This is such a great thread! I thought I might add some historical examples to counterbalance the utter perfection of caliken's varieties and current FPN mortals' hands.
What we call "italic" is based on examples from a rather broad chronological and geographical area. The beginning of the era was before the invention and proliferation of the printing press, and the earliest "italic" (sometimes "Humanistic cursive" in paleographic sources) predates the first italic handwriting manuals of Arrighi and the like by a century. The "model" or exemplar alphabets are missing and just the practical applications in manuscripts remain. Alfred Fairbank, one of the revivers of the hand, lamented the lack of examples of everyday writing -- the Renaissance grocery list and birthday card are rather rare.
We often credit Niccolo Niccoli for having "invented" the script, but we have a couple of variations of his actual handwriting. This is around 1410, I think, and not "typical" Nicolli in that it is very vertical and careful:
Niccoli's handwriting was meant to make clear transcriptions of unfamiliar texts so it had to be quick yet legible. This looks like a "practical" version of his handwriting:
Of course, before the invention of printing, sometimes a clear cursive hand would be used for the actual manuscript too. This may be Niccoli's hand -- in any case it's from a manuscript in his library. Interesting to me is the Carolingian "e" that is slightly taller than the surrounding letters. The cross stroke in e ligatures to the top of the next letter:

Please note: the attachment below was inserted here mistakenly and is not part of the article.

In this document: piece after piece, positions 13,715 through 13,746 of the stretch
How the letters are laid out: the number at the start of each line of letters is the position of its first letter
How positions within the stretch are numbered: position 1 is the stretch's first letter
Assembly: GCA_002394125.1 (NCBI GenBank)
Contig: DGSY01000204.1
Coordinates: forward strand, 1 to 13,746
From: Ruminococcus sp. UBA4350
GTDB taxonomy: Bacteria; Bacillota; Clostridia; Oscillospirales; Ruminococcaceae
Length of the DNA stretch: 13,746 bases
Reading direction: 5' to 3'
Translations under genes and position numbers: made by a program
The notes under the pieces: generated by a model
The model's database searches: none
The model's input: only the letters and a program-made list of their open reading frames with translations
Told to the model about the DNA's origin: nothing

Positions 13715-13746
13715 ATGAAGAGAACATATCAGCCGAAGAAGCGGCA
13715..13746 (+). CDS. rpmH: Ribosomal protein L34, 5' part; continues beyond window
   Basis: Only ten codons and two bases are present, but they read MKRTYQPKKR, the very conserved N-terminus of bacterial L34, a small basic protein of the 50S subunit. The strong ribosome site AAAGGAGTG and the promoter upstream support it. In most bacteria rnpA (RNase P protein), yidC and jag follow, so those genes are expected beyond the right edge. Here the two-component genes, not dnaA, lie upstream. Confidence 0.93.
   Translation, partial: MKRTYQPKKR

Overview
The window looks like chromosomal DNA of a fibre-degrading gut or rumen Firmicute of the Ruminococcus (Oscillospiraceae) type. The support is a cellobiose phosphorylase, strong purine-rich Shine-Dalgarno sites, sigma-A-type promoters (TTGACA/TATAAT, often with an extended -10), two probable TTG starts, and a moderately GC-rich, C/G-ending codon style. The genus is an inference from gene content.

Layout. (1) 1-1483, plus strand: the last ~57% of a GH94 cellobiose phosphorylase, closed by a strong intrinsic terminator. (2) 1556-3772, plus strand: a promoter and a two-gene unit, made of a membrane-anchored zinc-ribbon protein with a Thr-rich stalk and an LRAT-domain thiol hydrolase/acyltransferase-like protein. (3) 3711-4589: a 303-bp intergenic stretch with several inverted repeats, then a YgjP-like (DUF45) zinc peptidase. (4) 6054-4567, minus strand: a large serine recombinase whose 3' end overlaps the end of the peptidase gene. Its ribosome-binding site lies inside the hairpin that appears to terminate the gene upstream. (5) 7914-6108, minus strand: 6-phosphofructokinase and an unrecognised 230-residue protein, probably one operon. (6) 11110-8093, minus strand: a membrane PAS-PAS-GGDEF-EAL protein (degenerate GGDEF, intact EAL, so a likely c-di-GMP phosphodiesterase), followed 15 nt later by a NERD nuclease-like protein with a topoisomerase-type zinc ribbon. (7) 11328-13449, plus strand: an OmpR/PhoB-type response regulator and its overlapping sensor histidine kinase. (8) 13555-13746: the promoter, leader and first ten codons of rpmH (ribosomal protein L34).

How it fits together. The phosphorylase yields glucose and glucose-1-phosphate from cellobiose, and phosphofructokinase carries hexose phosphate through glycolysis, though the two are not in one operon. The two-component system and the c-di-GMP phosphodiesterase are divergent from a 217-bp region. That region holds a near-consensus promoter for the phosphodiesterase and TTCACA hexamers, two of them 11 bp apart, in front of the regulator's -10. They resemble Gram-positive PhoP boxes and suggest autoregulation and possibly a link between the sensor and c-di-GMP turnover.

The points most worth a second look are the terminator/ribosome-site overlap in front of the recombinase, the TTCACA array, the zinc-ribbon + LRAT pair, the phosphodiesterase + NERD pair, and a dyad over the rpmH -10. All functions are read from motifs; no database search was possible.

Here's an example from a 15th century manuscript. The whole page is sparingly ligatured diagonally like a "proper" italic, and it uses a single-storey "a" but it's not inclined and there are no "f" descenders. I love the three versions of the letter "r" in the third line. Is it an "italic"? Don't know, but it looks nice (IMHO):
Another cursive but suitable for book production...
I imagine the urgency to quickly produce a book. This pressure must have helped spark the proliferation of the printing press. This is less a formal cursive and what we would call handwriting?
"Our" own Arrighi seems to have had some time pressures too. This is his writing on a Papal bull which looks like it had to go out in the morning's mail. Not the calligraphic perfection we associate with his name, it's highly ligatured and with a more rounded nib perhaps to facilitate speed. I still like it as an example of handwriting rather than calligraphy:
Here's a screen shot from a documentary showing a travel journal. This is a really attractive italic handwriting from the period (IMHO):
I think the printing press in some ways freed handwriting to be something quicker, more personal and more intimate. Perhaps. This is from the 17th century after mechanically reproduced books had taken the task of writing books from the human hand:
Hope you enjoyed one or two of these historical examples.